In fact, the second inter-stress interval averages a little bit (about 7%) longer: 297.2 milliseconds vs. 278.8 milliseconds for the first one. So I made one syllable as long as two — does this mean that I was really performing something like the musical pattern above? Not necessarily, since the vowel of that is intrinsically longer than the vowel of bit.

Let's see what happens if we add some additional syllables between that and the following stress, say in the phrase "There's a bit of that in this drawer":

There's a bit of that in this drawer

If I'm really aiming at isochronous stresses, the sequence in red should now correspond to a musical notation like this:

To perform this isochronously, I could slow down the "bit of that" inter-stress interval, or speed up the "that (in this) drawer" interval, or both.

But in fact what happened was that the average duration of the first inter-stress interval stayed almost exactly the same, at 284.4 milliseconds, while the average duration of the second inter-stress interval lengthened to 535.4 msec.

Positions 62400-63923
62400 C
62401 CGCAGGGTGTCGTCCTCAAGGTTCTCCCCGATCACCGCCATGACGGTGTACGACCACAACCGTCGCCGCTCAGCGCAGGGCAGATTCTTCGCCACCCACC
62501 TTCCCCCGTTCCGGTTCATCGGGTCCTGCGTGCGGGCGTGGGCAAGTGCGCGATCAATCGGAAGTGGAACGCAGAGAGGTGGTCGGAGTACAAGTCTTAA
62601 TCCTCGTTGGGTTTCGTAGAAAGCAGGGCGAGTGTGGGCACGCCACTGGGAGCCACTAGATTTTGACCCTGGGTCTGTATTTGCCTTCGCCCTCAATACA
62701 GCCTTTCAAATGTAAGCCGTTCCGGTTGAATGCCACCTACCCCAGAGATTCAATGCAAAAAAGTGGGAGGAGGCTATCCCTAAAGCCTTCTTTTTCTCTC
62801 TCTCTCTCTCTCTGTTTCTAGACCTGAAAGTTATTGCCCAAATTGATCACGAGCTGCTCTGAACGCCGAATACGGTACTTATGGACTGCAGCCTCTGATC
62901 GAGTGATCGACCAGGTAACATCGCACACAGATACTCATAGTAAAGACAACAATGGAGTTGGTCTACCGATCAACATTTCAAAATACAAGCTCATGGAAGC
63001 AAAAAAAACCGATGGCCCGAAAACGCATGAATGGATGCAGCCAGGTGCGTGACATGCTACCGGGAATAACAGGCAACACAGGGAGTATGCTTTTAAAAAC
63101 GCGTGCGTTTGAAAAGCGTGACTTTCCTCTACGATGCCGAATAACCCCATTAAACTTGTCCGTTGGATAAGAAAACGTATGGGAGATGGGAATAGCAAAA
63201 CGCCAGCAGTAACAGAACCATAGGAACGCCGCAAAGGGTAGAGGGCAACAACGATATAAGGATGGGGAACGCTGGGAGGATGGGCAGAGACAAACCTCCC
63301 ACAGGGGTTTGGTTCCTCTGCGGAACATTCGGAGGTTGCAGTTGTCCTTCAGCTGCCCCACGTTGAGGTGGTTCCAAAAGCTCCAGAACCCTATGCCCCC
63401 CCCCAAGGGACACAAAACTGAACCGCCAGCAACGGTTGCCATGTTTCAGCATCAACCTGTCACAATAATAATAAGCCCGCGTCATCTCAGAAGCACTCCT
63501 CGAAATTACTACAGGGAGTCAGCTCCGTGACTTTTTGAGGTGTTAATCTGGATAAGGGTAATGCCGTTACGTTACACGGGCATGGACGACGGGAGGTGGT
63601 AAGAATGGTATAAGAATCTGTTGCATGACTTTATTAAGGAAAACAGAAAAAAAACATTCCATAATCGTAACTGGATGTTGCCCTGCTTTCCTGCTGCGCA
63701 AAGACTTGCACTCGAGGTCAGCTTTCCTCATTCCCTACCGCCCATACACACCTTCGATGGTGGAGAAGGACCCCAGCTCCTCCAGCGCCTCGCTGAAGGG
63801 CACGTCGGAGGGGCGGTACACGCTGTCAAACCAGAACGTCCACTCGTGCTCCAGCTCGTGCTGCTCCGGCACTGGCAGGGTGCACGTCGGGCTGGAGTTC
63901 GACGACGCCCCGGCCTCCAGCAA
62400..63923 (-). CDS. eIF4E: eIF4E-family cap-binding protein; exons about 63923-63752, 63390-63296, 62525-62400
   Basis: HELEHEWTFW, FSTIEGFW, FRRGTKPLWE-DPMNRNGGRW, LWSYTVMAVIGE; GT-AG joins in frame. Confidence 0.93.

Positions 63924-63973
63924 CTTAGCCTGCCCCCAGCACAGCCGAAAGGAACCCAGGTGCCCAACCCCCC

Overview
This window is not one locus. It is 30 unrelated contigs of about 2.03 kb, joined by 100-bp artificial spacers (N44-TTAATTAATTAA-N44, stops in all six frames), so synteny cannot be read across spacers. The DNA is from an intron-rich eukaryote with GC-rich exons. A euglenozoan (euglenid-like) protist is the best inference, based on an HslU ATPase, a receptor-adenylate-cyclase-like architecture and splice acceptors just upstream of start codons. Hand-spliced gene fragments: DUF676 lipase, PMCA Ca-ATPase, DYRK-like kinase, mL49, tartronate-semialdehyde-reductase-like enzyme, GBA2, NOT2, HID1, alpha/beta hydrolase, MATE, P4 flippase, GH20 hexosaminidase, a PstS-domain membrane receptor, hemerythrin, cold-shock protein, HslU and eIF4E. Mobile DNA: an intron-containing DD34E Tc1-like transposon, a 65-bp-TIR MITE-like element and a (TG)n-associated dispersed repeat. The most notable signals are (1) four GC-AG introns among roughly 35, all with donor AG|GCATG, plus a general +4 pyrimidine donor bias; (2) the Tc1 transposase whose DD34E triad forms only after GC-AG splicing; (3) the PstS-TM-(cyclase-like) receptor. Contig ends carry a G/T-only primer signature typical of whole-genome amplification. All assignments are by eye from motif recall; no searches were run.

OK, now let's try substituting two long syllables ("cartload") for the one short syllable "bit", giving up the phrase "There's a cartload of that there". You can probably guess the result: the "that there" inter-stress interval stays almost identically the same as in "There's a bit of that there", namely 291.2 msec vs. 297.2 msec, while the first inter-stress interval more than doubles, to 603.2 msec.

And by adding the fourth version, "There's a cartload of that in this drawer", we complete the paradigm:

Key Interstress

interval type

Phrase Interstress durations

(mean)

A short short "There's a bit of that there." 278.8 297.2
B short long "There's a bit of that in this drawer." 284.4 535.4
C long short "There's a cartload of that there" 603.2 291.2
D long long "There's a cartload of that in this drawer" 578.4 511.6

A plot makes the pattern clear. Each inter-stress interval basically retains whatever duration it intrinsically has, independent of the duration of of its neighboring inter-stress interval. To the extent that there's any hint of an effect here at all (and it's not statistically reliable), it's that the longer intervals are lengthened a bit when they're paired with shorter ones — which is anti-isochronous.